John McKenna
May 22, 2017 rated it it was amazing
Jack of Spies
Mysterious Book Report No. 242
by John Dwaine McKenna

Those of us who follow the news and current events cant help but feel at times that the world is going to hell in a handbasket, to quote an old refrain . . . but those of us who study history know its all happened before, and the worlds still here, and still full of crisis. Case in point: In the first ten years of the twentieth century, three wars were fought . . . the Spanish-American in Cuba and the Philippines, the Boer War in
Apr 21, 2018 rated it really liked it  ·  review of another edition
Spy story set in the time just before and at the start of the First World War.

Spying is a gumshoe business so its not surprising to see it have a place even before internet, instant communications, trans-oceanic jets, and drones were available. Talk about the oldest occupation ... Anyways, here we have Jack, part-time spy, pressed into her Majesty's service in a time when tensions are rising between the competing tripartites of Germany-Austria-Hungary and Britain-France-Russia. In China, Jack
Jan 24, 2019 rated it liked it
This is an enjoyable book if you want a semi-more updated Bond in some ways. Jack McColl actually is no philanderer, and he is a more progressive agent of the Crown. Most engaging about the series is the way it navigates through world historical revolutions like the Irish Rebellion, IWW revolts in the United States, the Mexican Revolution, and eventually the Soviet upheaval in some later books. McColl is not a total reactionary-- he realizes that change must happen. Though he is still an agent ...more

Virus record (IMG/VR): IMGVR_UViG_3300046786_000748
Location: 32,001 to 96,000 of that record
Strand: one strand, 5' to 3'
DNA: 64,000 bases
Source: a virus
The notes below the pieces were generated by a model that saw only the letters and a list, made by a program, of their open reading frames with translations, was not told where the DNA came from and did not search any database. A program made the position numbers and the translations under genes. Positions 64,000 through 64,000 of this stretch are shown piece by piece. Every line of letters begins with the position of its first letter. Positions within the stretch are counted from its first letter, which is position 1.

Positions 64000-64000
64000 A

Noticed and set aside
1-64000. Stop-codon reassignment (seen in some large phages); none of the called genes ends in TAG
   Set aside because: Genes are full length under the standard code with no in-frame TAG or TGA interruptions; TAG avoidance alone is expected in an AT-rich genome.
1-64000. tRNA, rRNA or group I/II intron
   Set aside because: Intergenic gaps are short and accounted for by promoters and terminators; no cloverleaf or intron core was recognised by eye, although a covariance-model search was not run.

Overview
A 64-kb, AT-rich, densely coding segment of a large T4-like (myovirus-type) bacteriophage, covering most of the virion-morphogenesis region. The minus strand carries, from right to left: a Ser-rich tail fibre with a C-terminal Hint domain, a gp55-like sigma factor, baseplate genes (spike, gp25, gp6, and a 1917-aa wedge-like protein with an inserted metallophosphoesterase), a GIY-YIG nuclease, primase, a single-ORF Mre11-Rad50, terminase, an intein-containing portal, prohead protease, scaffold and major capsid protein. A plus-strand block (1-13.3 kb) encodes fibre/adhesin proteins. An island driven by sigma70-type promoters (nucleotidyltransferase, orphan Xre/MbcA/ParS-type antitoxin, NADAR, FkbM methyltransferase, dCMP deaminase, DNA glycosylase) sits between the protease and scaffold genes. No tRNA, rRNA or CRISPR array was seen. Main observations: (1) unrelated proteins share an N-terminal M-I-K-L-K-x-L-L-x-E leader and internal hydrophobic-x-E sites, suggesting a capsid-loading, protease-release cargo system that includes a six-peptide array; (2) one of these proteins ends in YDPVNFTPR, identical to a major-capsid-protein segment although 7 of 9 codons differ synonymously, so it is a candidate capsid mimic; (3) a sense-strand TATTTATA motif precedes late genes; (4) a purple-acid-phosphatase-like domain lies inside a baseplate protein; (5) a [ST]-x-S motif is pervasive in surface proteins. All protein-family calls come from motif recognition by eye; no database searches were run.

Oct 12, 2017 rated it really liked it
I have to confess to being a David Downing fan I have read all the 'Station' novels and enjoyed the attention to historical detail. In some ways Jack of Spies featuring Jack McColl as our hero follows the 'Station' series. Set amongst the turmoil and political machinations that in train prior to World War One.
Our hero Jack McColl is working semi officially for British intelligence. The story touches on British - German relations prior to WW1 and has hour hero cruising across the Pacific from
Jun 03, 2018 rated it liked it  ·  review of another edition
Shelves: 2018
For me, this an up and down read; I got bogged down in the many global connections of the plot, which seemed an unrealistic tale for a new spy - one whos not yet a full time agent for the first half of the book. All those Empire nations coming apart at around the same time makes Jack a busy agent. I agree with readers who called out the name-checking of famous 20th century figures. One of these links worked for me, the one from Jacks time in South Africa, but as they piled up, it seemed a ...more
Apr 29, 2019 rated it really liked it
Like many other reviewers I liked David Downings Stations series. When I went to Berlin I even found some of the scenes from those books. With the new series, I was aware of the historical research that the author has made in order to make the story work within the historical framework. Like many readers who enjoy reading historical fiction I like trying to figure out which characters are real, which events are real, and which are inventions of the author. The book is an introduction to Jack, ...more
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David Downing is the author of a political thriller, two alternative histories and a number of books on military and political history and other subjects as diverse as Neil Young and Russian Football.